By Maureen Turner for Going Green
Hitchcock Center serves as a powerful teaching tool for the rest of us.
Signs of the Hitchcock Center for the Environment’s commitment to sustainability are evident all around its South Amherst site: the large solar array on its roof, the rain barrels at the bottom of downspouts, the station for refilling water bottles in a hallway, the composting toilets in the restrooms. But many of the green measures the center took in constructing its new home, which opened in 2016, are not immediately visible to the eye. At a recent event, “Building without Toxins: Educating for a Healthy Material World,” the nonprofit organization highlighted some of those less immediately obvious measures, the result of thoughtful, even painstaking decisions made at every step of the construction process.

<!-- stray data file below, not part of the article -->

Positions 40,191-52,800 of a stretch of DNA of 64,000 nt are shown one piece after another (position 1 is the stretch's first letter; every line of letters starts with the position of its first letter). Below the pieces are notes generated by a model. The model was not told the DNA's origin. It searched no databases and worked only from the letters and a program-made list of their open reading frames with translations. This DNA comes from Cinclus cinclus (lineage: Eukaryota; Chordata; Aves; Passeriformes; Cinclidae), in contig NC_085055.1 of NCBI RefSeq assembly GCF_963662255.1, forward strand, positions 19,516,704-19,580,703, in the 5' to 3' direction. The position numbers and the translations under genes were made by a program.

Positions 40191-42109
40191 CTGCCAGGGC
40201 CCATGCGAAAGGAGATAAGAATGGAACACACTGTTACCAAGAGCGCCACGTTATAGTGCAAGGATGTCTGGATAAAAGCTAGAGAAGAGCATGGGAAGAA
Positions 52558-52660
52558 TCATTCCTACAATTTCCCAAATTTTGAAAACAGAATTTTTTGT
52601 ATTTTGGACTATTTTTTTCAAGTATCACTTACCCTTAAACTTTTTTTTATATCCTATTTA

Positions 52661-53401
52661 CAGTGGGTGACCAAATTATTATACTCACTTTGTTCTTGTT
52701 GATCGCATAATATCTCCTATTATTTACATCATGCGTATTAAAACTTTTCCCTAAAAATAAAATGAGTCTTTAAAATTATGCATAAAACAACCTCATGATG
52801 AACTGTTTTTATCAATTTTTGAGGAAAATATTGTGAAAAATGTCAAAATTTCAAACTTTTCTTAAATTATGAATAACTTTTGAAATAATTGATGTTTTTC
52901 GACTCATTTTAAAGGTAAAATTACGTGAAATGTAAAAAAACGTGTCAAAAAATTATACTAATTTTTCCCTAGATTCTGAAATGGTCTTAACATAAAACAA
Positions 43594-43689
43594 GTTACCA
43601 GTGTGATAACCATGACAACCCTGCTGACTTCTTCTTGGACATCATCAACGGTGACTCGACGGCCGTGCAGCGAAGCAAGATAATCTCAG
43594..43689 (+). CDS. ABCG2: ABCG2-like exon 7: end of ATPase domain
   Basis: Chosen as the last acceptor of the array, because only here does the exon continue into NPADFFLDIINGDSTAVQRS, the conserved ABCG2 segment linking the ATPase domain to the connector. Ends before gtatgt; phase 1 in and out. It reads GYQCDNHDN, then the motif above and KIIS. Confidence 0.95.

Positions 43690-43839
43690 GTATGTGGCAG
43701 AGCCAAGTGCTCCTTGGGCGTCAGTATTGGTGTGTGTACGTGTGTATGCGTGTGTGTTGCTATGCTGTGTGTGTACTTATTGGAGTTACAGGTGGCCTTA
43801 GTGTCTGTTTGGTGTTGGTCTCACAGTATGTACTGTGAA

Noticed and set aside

Join materials, toxics, and living building experts for a conversation on toxins in the built environment and how making toxic-free choices in materials is possible.
By Jonathan A. Wright
One of the primary goals of the Living Building Challenge (LBC) is to eliminate the use of known toxins in products installed in the built environment. If it is harmful to life – humans, animal or anything else – do not use it if at all possible. In 2016, Wright Builders Inc. completed two living buildings which will be evaluated for certification in the next 18-to-24 months. These projects gave us a unique opportunity to work inside the largely unexplored new world of materials research, vetting documentation, and research.
There’s a quiet revolution underway in Massachusetts….